Posted By Jeff Pfeiffer
Something fishy’s going on in the world of cable. Piscine programming is no longer being restricted to early Sunday mornings, where on a few local and national networks you can usually watch some guys floating lazily on a lake and rather easily reeling in a couple of fairly unimpressive bass or other harmless catches, all the while exclaiming excitedly about what beauties they are. Sorry, but no matter how sexy and adventurous ESPN tries to make the Bassmasters look, they’re just feeding us a line.
But certain fish — not necessarily fishing — related programming seems to be catching on in primetime, at least in the more interesting category of giant fish (and I’m not talking SCI FI Channel original movies). In order to hit the prime airwave real estate, you have to do a little more than just show us small-mouth bass or crappies.
Some networks have been doing just that, baiting viewers with irresistible titles like Hooked: Monster Fish! In fact, this National Geographic Channel program from a few years ago began a string of successful specials for the net — Hooked Again: Monster Fish!; Hooked: Fish Gone Wild; Fishzilla: Snakehead Invasion; Monster Fish of the Amazon; Monster Fish of the Mekong; and the new Monster Fish of the Congo, premiering Feb. 10. History’s MonsterQuest has also presented an episode with this theme, and Animal Planet has announced the April premiere of a similar series called River Monsters. All of the programs explore the unexpectedly large versions of common, and not-so-common, fish found in lakes, rivers and oceans.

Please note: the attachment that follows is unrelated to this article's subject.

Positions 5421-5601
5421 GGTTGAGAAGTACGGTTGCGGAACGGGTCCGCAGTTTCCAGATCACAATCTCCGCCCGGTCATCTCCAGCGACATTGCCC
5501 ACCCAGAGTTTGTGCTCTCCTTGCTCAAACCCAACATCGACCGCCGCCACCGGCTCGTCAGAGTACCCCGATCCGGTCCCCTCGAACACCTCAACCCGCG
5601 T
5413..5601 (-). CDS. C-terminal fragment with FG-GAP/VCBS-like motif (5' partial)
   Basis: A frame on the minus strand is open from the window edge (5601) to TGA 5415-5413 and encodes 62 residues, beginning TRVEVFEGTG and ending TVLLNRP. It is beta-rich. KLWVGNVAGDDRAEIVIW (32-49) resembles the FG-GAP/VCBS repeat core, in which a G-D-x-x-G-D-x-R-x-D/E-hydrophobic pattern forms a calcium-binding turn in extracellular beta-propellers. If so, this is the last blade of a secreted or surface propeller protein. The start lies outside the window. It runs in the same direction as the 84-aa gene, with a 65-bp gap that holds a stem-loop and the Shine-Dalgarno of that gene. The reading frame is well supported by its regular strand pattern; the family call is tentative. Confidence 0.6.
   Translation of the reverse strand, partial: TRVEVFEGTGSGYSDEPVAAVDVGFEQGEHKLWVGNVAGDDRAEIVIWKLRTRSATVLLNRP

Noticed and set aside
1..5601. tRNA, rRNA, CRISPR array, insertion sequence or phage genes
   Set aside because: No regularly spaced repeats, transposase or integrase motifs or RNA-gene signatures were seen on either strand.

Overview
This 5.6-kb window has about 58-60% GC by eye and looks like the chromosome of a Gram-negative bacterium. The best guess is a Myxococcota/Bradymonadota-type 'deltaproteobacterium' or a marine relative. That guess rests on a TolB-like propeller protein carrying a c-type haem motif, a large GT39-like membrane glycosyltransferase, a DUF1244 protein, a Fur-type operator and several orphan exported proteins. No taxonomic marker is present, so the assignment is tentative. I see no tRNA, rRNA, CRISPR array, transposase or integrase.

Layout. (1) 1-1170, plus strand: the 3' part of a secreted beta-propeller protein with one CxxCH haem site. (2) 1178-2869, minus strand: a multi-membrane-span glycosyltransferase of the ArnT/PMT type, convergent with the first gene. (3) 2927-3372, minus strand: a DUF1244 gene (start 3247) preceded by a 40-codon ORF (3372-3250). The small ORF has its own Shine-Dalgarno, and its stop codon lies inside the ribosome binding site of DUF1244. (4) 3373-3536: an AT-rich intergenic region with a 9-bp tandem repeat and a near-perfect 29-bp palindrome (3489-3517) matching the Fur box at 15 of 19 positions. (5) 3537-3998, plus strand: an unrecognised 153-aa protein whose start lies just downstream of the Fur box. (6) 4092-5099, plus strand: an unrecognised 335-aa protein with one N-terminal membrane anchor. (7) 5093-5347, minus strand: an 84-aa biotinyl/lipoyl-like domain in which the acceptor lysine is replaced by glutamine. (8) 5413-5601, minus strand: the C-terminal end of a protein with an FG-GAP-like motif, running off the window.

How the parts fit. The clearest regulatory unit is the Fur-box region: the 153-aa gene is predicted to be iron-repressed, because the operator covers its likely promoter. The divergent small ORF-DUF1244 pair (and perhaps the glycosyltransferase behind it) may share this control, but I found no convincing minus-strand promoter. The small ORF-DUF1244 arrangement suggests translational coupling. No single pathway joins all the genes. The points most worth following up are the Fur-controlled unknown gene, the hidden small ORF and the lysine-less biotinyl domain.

It’s kind of a creepy premise, realizing that monsters like the sort seen in these shows aren’t just relegated to the ocean depths, but are also found in the very lakes and rivers where you may fish — and swim. It reminds me of a time many years ago, when I was water-skiing on a small Wisconsin lake. After I inevitably fell off, and had to wait for my party to turn around and get me, treading water in the middle of that somewhat murky water, I felt occasional brushes against my legs. Whether they were little bluegills or a large pike I don’t know, but it disturbed me nonetheless, and made the slow arrival of the boat seem all the longer.
That mystery of what may be swimming with you is part of the primal fear that made Jaws so successful, so perhaps that’s the reasoning behind viewers tuning in to these programs, with a combination of fascination and dread. Maybe it’s just the unusual, out-of-place sense of seeing a common fish, particularly a freshwater one, enlarged to such proportions; we’re used to seeing shows about massive great white sharks, but a catfish the size of a bear? That’s off the hook. Or maybe it’s the nasty, mean-looking appearances of many of these fish, especially the pike and muskies; that sort of toothy, unblinking, snarled, ferocious, screw-you look that makes you glad to be the one that got away.
Whatever the case, networks keep casting the line, and viewers keep biting, on these fish stories. So will I, but I won’t be water-skiing any time soon.
Monster Fish of the Mekong: Credit: National Geographic Channel
River Monsters: Credit: Animal Planet